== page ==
Before you see them, you can hear them.
The sound is low but insistent, a hum that gradually develops into something recognizable. OmigodOmigodOmigod. Dan DanDanDanDan. Gotalktohimgotalktohimgotalktohim!
Samantha Ahern and a group of her girlfriends, in from Smithtown, Long Island, for Samantha’s 16th birthday, are scurrying down 51st Street all at once, their legs moving quickly and purposefully, as if they were one big millipede in True Religion jeans. Their eyes are glassy, their camera phones outstretched. DanDanDanDanDan. It’s the Ultimate Sighting.
Penn Badgley, who plays sensitive and wise Dan Humphrey on the CW’s teen soap opera Gossip Girl, is standing outside the Palace Hotel, where much of the Gossip Girl action takes place. It is there that, later today, Penn’s character will take his girlfriend Serena’s porcelain face into his hands after she has missed the SAT for reasons unknown. He will gaze deeply into her eyes as he says tenderly, "I’m not mad, Serena. I’m worried. Please help me understand what’s going on." He will do this with complete unself-consciousness, despite the fact that his arch-nemesis Chuck, who also happens to be Serena’s newly acquired stepbrother, is standing there smirking, because 17-year-old Dan is not the sort of teenager who fears public displays of affection. He is sensitive, smart, and loving, not to mention hot, and to teenage girls, for whom such creatures exist only in daydreams, he is perfect.
As the girls chase Penn into his trailer, we (and there are two of us writing this story, but on the subject of Gossip Girl we are like one) know exactly how they feel. One time we played hooky from work for an hour and skip-walked all the way from our offices in far west Soho to the East Village to catch a scene of the show being filmed. Technically, we’re a little old for Gossip Girl—our own high-school experience was kind of a while ago. Like, 90210-was-still-on-the-air a while ago. But it’s not just tweenage girls who are hooked on the show.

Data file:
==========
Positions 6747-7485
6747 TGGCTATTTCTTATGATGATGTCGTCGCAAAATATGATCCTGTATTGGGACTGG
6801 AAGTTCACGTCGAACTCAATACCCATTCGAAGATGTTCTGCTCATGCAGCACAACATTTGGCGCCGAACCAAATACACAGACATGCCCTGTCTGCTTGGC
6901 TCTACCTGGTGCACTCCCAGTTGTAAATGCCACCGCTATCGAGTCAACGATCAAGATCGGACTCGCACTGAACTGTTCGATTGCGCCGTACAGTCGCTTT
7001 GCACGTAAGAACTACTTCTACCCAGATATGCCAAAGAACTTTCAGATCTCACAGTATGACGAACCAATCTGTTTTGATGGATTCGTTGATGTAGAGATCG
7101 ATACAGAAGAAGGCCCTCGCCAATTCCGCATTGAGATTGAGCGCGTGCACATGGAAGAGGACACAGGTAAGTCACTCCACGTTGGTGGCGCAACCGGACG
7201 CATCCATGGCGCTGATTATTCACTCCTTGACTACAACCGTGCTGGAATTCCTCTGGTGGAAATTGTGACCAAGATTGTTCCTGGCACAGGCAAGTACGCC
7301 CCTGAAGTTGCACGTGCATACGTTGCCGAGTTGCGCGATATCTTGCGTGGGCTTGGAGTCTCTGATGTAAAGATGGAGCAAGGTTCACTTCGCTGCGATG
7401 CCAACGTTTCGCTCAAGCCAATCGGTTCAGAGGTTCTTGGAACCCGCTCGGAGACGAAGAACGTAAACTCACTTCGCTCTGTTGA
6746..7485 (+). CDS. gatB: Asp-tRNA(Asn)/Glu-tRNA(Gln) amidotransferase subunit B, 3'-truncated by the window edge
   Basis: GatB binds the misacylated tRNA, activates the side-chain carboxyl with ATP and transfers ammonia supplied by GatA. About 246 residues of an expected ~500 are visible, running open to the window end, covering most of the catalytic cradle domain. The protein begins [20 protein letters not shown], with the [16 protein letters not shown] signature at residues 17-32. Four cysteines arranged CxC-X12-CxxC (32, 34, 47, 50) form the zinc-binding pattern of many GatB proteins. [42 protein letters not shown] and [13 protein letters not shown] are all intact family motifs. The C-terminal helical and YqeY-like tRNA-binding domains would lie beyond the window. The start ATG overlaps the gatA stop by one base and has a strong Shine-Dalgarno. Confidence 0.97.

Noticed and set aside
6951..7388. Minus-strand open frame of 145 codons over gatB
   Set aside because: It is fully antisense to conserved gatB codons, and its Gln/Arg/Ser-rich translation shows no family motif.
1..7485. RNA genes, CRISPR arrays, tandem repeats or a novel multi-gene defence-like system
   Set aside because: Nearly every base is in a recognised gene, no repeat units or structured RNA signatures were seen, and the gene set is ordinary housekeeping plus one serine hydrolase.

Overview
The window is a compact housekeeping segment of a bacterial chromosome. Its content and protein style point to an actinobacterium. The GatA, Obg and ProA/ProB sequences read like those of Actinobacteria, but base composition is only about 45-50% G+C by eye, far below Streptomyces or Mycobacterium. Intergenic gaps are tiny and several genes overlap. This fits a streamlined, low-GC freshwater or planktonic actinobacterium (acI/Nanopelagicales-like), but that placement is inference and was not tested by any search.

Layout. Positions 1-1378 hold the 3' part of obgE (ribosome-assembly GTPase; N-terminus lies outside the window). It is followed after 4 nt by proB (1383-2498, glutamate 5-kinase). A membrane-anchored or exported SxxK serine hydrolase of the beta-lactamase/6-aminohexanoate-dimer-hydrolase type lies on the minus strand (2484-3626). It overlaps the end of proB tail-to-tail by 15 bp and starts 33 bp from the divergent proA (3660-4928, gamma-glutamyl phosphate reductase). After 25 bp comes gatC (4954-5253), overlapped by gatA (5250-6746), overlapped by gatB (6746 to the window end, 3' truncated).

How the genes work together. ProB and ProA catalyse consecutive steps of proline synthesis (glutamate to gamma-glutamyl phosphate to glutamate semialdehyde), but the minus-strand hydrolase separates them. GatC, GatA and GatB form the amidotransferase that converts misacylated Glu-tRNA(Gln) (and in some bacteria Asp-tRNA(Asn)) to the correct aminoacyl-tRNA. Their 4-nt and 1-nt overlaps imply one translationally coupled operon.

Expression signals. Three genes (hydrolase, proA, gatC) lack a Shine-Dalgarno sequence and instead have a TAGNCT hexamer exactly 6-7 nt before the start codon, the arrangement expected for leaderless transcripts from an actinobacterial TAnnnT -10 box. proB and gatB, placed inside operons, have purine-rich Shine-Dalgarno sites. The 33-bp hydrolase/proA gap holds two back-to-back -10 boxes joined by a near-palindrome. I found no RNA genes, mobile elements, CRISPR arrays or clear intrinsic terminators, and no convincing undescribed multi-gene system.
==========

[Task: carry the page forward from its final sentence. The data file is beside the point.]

At first we cloaked our adoration in irony. "It’s awesomely bad," we explained to friends. "You know, like Showgirls. Or a Bloomin’ Onion." But before long we were covering the show pretty much exhaustively on the Daily Intelligencer, the blog we write on nymag.com. And then a funny thing happened: E-mails and texts from fans of all ages began filling our in-boxes. "S. at Cafe Gitane, not with Lonely Boy!" read one text, from a 28-year-old marketing executive. "OMG!" we texted back. "Is she cheating?" "No, he is a gay." (Translation: Blake Lively, who plays Serena van der Woodsen, was spotted with someone other than Penn Badgley, who plays her onscreen boyfriend and whom she’s rumored to be dating in real life. The "he" who is "a gay" is just some guy who looked that way to the texter.) The more we wrote about Gossip Girl, the more its radically invested fan base began to reveal itself to us. We were like a support group for the fully grown, employed, non-pervert adult fans of the show.
But there should be no shame in a love of Gossip Girl. After all, it is (and we have come to this conclusion honestly) the most awesomely awesome show ever. And so on the eve of the show’s return from writers’-strike limbo, we are here to give you the six best reasons you should openly love Gossip Girl, even if you’ve never seen it before. Why waste so much time writing about something so insipid? Because, dear readers, it’s not.
Reason No. 1 Because ‘Gossip Girl’ is the Greatest Teen Drama of All Time.
The teen drama has been around for literally thousands of years. Helen of Troy was barely a teenager when she was abducted by the king of Athens because he had the hots for her, and hello, talk about drama. But the modern iteration probably started with John Hughes movies, specifically 1984’s Sixteen Candles. The genre has grown and transmogrified over the past few decades—through Beverly Hills, 90210 (good because it was wickedly adult), My So-Called Life (good because it was painfully serious), Clueless (good because it was high satire), and various Freddie Prinze Jr. movies (good because they were bad).
Most recently, there was Josh Schwartz’s The O.C., that show that for two years happily fake-baked under the klieg lights of key demographic attention (anyone ever called you an "asshat"? That would be Schwartz’s fault) and then spectacularly flamed out in an explosion of absurd plotlines and cast defections. Reality television filled the void, as viewers realized that there was no need to watch fake teenagers kissing in a hot tub when there were real ones to be gawked at. With breasts that float better. Enter Laguna Beach and then The Hills, the semi-scripted hyperreality shows that seemed like they might sound the death knell for the teen drama.